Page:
Everyone knows the Japan story: Weak growth, declining population, ongoing deflation, rinse, wash repeat, etc.
In a new note, Nomura presents a twist, which is that declining population could be what ultimately lifts Japan out of deflation, the idea being that declining population won’t just impact the demand side, but will impact the supply side as well.
A decline in the population is certainly a limiting factor for demand, with fewer people needing goods and
services, but it is also a limiting factor for potential output, with fewer people to make goods or provide services. Let us, for example, assume that younger people produce as well as consume, while older people keep consuming while producing nothing. This being the case, by the above kind of supply and demand logic, a sustained increase in the relative population of older people could be expected to encourage inflation, as that segment of the consuming population would continue increasing even as the working population declines. In considering the effect of demographics on the inflation rate, it is necessary to look at the effect on demand as well as on supply and compare the two.
First, let us consider the effect of a decline in the population on potential output. The population
of people aged 15-64, which constitutes the bulk of the country’s labour force, is projected to
decline at an average annual pace of 1% through 2020, in part owing to the effect of baby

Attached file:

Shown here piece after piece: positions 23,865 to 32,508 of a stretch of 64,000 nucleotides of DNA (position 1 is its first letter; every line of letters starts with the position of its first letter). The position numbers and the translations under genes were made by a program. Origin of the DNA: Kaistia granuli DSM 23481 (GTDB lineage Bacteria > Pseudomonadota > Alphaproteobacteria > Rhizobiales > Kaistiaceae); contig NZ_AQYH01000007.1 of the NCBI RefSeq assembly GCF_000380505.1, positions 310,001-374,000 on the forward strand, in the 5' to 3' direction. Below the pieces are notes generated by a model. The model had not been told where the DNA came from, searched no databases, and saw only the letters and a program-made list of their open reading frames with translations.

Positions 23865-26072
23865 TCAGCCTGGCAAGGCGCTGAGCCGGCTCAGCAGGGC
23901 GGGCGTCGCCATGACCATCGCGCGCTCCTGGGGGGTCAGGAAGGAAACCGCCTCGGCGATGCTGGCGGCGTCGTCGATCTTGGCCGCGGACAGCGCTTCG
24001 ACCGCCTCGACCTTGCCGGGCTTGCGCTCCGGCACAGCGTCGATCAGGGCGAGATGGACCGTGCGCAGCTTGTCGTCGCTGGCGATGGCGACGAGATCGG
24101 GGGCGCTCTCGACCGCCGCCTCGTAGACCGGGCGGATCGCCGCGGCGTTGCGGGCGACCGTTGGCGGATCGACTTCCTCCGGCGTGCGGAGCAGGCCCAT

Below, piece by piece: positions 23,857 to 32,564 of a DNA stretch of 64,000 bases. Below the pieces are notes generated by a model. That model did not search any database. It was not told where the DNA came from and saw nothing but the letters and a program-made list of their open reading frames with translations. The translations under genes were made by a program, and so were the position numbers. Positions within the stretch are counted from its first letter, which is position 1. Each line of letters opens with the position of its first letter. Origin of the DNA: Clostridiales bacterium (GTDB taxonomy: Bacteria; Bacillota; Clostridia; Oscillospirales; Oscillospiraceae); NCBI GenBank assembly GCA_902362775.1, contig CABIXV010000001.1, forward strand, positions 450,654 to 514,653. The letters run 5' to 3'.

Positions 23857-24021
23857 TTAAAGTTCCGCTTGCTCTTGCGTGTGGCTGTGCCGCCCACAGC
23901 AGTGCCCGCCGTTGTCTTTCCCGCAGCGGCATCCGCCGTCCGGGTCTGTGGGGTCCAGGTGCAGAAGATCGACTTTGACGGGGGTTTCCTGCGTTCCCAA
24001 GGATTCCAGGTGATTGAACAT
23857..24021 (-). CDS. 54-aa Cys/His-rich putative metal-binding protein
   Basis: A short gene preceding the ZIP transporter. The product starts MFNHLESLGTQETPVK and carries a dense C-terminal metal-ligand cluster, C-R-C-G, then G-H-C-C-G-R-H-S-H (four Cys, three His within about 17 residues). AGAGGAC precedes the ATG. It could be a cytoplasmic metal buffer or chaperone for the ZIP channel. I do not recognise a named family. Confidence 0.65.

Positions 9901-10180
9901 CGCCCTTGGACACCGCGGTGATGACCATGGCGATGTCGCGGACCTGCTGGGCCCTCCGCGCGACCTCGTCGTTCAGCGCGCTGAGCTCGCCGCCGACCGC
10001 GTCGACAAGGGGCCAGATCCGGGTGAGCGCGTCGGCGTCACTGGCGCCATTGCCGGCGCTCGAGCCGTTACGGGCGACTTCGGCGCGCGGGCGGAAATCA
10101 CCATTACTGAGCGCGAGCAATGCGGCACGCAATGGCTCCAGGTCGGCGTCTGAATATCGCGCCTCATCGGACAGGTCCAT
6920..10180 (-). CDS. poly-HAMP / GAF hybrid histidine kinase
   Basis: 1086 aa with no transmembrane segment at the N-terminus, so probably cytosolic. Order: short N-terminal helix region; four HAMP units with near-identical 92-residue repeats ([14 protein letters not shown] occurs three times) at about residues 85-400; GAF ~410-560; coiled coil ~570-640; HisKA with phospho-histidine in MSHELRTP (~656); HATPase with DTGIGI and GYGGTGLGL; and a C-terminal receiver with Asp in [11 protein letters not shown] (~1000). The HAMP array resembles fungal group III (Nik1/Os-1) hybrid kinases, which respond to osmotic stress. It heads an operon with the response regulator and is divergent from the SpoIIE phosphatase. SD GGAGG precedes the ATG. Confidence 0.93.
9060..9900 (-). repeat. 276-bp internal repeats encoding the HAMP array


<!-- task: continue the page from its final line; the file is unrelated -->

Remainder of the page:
boomers reaching retirement age from 2012. The Japanese economy will then enter a period of
rapid decline in the size of the labour force. Assuming that capex continues to grow at an average
annual clip of 3% and that total factor productivity increases in line with its average for the 2000s,
we calculate that Japan’s potential output would grow by an average annual rate of 0.5% or so
over the next 10 years (Figure 1). Then it’s just a matter of keeping the supply above that to start creating some inflationary pressure:
With the total population in decline, we think the Japanese economy is likely to see low growth.
That said, we do not think it is overly optimistic to anticipate growth in demand of about 1%. If
potential output grows at a rate of around 0.5%, as shown in Figure 1, then demand growth will
outstrip supply growth, with the result that the output gap will close and Japan will pull out of
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